“I’ve noticed that you sometimes have difficulty keeping your tasks organized. Do you want me to give you a hand in coming up with a system to help you stay organized in your work?”

14. Not taking responsibility

“I realized that you didn’t assume you had made a mistake. We are not going to judge you for making mistakes, but it is important that we take responsibility for the decisions we make.”

15. Inappropriate behavior

“Your behavior this morning was not appropriate for this situation. Do you want to talk about the boundaries we should not cross in this type of situation? That way we’ll prevent it from happening again in the future.”

16. Lack of proactivity

“I’d like to see you take more initiative in identifying new opportunities for the business. How about thinking of some ideas and sharing them with me? We can evaluate them together so that next time you can do it on your own.”

17. Not meeting expectations

“I noticed that you are not meeting the expectations set for your job position. Do you need me to help you identify areas where you should improve and prepare a plan to do so?”

18. Lack of interpersonal skills

“I’ve seen that you have difficulty communicating with the rest of the team. Do you want to work together on improving your interpersonal skills?”

The dangerous consequences of NOT providing negative feedback

When you notice a weakness, detrimental habit, or poor practice in an employee, it may still feel easier to ignore the problem than to address it upfront.

But passing up the opportunity to provide negative feedback can ultimately have far more damaging consequences than the discomfort caused by a potentially tense conversation. 

Here are just a few dangerous consequences of letting poor work habits, bad attitudes, or weak spots go unchecked:

  • Toxic work relationships.: if a coworker is engaging in gossip, backstabbing, or passive-aggressiveness, this can quickly turn to a toxic work relationship. This situation will ultimately damage team performance, and even cause employee turnover.
  • Poor workflows: when a coworker is unintentionally contributing to an inefficient workflow through poor habits or lack of accountability, the company suffers. Missed deadlines, lack of administrative efficiency, and poor use of time and resources are just a few potential outcomes.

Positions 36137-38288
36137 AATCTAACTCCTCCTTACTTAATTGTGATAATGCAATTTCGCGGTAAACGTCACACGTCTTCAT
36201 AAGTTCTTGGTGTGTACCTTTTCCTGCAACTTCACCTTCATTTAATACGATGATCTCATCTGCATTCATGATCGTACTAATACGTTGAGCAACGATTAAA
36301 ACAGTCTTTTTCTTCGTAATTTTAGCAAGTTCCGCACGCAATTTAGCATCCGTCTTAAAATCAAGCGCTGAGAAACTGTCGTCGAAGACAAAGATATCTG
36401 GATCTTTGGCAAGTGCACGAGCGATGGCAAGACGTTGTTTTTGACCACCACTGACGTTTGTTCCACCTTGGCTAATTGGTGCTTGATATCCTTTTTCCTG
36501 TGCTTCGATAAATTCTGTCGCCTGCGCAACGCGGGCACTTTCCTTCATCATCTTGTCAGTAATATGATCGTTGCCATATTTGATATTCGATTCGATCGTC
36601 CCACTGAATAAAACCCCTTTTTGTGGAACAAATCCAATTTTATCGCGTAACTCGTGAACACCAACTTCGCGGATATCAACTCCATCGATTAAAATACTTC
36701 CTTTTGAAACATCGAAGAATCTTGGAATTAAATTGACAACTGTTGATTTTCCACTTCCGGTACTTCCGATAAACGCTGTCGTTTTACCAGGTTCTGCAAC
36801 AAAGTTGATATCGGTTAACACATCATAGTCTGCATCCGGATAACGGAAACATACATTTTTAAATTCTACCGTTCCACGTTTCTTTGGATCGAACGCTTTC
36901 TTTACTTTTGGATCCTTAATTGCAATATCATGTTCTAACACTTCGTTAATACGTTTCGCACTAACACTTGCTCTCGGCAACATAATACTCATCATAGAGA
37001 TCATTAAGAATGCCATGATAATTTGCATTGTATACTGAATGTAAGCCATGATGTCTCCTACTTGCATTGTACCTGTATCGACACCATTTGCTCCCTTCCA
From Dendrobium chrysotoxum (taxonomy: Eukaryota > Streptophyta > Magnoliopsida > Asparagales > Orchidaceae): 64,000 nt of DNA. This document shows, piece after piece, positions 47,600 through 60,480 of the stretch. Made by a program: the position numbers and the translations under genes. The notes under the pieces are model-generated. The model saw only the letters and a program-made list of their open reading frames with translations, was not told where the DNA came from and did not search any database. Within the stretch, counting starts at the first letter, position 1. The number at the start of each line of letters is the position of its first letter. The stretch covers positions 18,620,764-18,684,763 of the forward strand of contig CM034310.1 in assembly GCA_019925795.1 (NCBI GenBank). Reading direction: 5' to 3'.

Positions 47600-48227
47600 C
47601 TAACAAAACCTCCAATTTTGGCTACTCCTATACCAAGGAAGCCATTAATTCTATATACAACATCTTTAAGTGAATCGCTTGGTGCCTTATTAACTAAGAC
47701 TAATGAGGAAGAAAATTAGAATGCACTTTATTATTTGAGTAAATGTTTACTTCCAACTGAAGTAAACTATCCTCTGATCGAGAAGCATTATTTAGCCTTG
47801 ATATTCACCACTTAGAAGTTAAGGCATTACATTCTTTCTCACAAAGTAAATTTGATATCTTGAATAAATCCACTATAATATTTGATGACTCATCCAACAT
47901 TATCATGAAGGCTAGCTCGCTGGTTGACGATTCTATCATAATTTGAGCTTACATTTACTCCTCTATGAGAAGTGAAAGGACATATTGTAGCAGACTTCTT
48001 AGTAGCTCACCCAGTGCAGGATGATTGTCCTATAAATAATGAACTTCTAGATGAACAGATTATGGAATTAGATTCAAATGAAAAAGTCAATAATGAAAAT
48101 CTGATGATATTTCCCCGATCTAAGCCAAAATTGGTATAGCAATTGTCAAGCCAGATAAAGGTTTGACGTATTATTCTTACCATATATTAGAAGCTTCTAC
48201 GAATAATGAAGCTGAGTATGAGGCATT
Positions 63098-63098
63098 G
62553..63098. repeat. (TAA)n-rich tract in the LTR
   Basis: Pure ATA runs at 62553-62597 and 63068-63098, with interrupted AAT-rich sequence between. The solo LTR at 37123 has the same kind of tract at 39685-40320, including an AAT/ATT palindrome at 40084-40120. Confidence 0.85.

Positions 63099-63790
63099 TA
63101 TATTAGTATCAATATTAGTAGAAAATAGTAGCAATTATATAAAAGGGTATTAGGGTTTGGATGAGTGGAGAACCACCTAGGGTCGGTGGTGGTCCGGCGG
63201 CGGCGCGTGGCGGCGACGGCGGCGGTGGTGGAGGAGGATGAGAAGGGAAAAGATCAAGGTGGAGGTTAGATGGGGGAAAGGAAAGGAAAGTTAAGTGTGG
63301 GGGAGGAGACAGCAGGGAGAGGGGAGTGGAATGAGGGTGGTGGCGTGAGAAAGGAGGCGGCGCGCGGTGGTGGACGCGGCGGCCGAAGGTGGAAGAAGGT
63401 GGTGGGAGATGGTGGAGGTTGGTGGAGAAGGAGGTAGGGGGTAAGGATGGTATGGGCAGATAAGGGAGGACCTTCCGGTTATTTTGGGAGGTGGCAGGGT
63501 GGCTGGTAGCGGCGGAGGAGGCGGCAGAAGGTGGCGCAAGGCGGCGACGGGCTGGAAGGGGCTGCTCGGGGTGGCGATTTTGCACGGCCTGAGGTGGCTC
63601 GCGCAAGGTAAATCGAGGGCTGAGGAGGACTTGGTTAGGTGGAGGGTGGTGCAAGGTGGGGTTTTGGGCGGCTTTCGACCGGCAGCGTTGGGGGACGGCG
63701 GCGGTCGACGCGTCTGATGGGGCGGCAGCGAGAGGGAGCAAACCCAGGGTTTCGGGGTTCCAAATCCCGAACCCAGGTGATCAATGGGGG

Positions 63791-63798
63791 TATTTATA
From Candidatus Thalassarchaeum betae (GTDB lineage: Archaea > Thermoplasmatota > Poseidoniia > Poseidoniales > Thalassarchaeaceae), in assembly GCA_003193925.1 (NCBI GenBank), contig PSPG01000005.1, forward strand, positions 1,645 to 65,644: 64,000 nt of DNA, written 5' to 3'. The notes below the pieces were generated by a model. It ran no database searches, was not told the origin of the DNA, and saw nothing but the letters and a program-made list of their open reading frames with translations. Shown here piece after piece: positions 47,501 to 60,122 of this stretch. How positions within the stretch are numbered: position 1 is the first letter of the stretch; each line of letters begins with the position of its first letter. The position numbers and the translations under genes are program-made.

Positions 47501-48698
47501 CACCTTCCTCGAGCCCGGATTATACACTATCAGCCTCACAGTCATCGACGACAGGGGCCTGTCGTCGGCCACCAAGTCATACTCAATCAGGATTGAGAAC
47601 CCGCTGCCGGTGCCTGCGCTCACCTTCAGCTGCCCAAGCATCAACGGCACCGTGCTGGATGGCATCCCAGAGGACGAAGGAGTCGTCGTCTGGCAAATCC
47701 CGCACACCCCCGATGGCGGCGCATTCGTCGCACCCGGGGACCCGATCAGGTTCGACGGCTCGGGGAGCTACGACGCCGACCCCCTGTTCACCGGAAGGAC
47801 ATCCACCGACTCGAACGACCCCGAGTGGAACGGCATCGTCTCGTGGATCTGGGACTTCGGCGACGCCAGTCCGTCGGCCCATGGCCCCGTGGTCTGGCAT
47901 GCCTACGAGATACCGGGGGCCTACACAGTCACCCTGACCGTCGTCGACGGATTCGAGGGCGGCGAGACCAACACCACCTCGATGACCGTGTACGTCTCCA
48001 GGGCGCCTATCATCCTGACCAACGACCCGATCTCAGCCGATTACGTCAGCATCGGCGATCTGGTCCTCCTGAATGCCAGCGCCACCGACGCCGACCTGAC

• Missed profits: a company is most profitable when it’s most efficient, innovative, and healthy. And efficiency, innovation, and health are produced by willingness to adapt, change, and resolve weaknesses.
  • Lack of personal development: finally, coworkers miss out on valuable opportunities to grow as professionals when you don’t provide them critical feedback (and actionable steps to improve).

In short, providing negative feedback is sometimes necessary to ensure the success of a company, team, and individual. 

How to give negative feedback in 9 steps

How to give feedback effectively? The guide to make feedback a habit in your company

Depending on your company’s culture, feedback can be welcomed… or received uncomfortably. If you don’t know how to give negative feedback and want to get the best possible result, we recommend you follow these 9 steps:

  1. Be specific.
  2. Use “I” before “you”.
  3. Choose the most appropriate place.
  4. Do it in a timely manner.
  5. Make the impact clear.
  6. Make it constructive.
  7. Keep in mind the relationship with that person.
  8. Opt for collaboration.
  9. Make it a friendly conversation.

We also recommend to follow the SBI Feedback model to structure your feedback.

Two female employees giving positive feedback to each other

1. Be specific

You should not leave room for subjectivity when giving negative feedback. Do not speak in a very general way when giving negative feedback. Rather highlight a specific moment when things could have gone better. For example:

  • General: “You are a poor communicator.”
  • Specific: “It wasn’t clear what you were trying to tell us in Thursday’s meeting”.

Giving negative feedback in this way helps employees think specifically about what they need to improve. It also makes the feedback better received.

2. Use “I” before “you”

To avoid making an employee defensive, try using “I” and “we”. Avoid using “you” or “you guys.” For example:

  • “I”: “I’ve noticed that lately I’ve been receiving updates on your projects outside of your deadlines.”
  • “You”: “You always deliver your project updates after the deadlines”.

3. Choose the most appropriate place

Don’t give negative feedback to an employee in front of other people. Choose a quiet, private place to talk to him so you don’t embarrass him in front of others.

4. Do it in a timely manner

If a specific incident requires you to give negative feedback to an employee or co-worker, don’t wait weeks or months to say something.  Seek to do so early and in a timely manner. The situation should still be recent and relevant.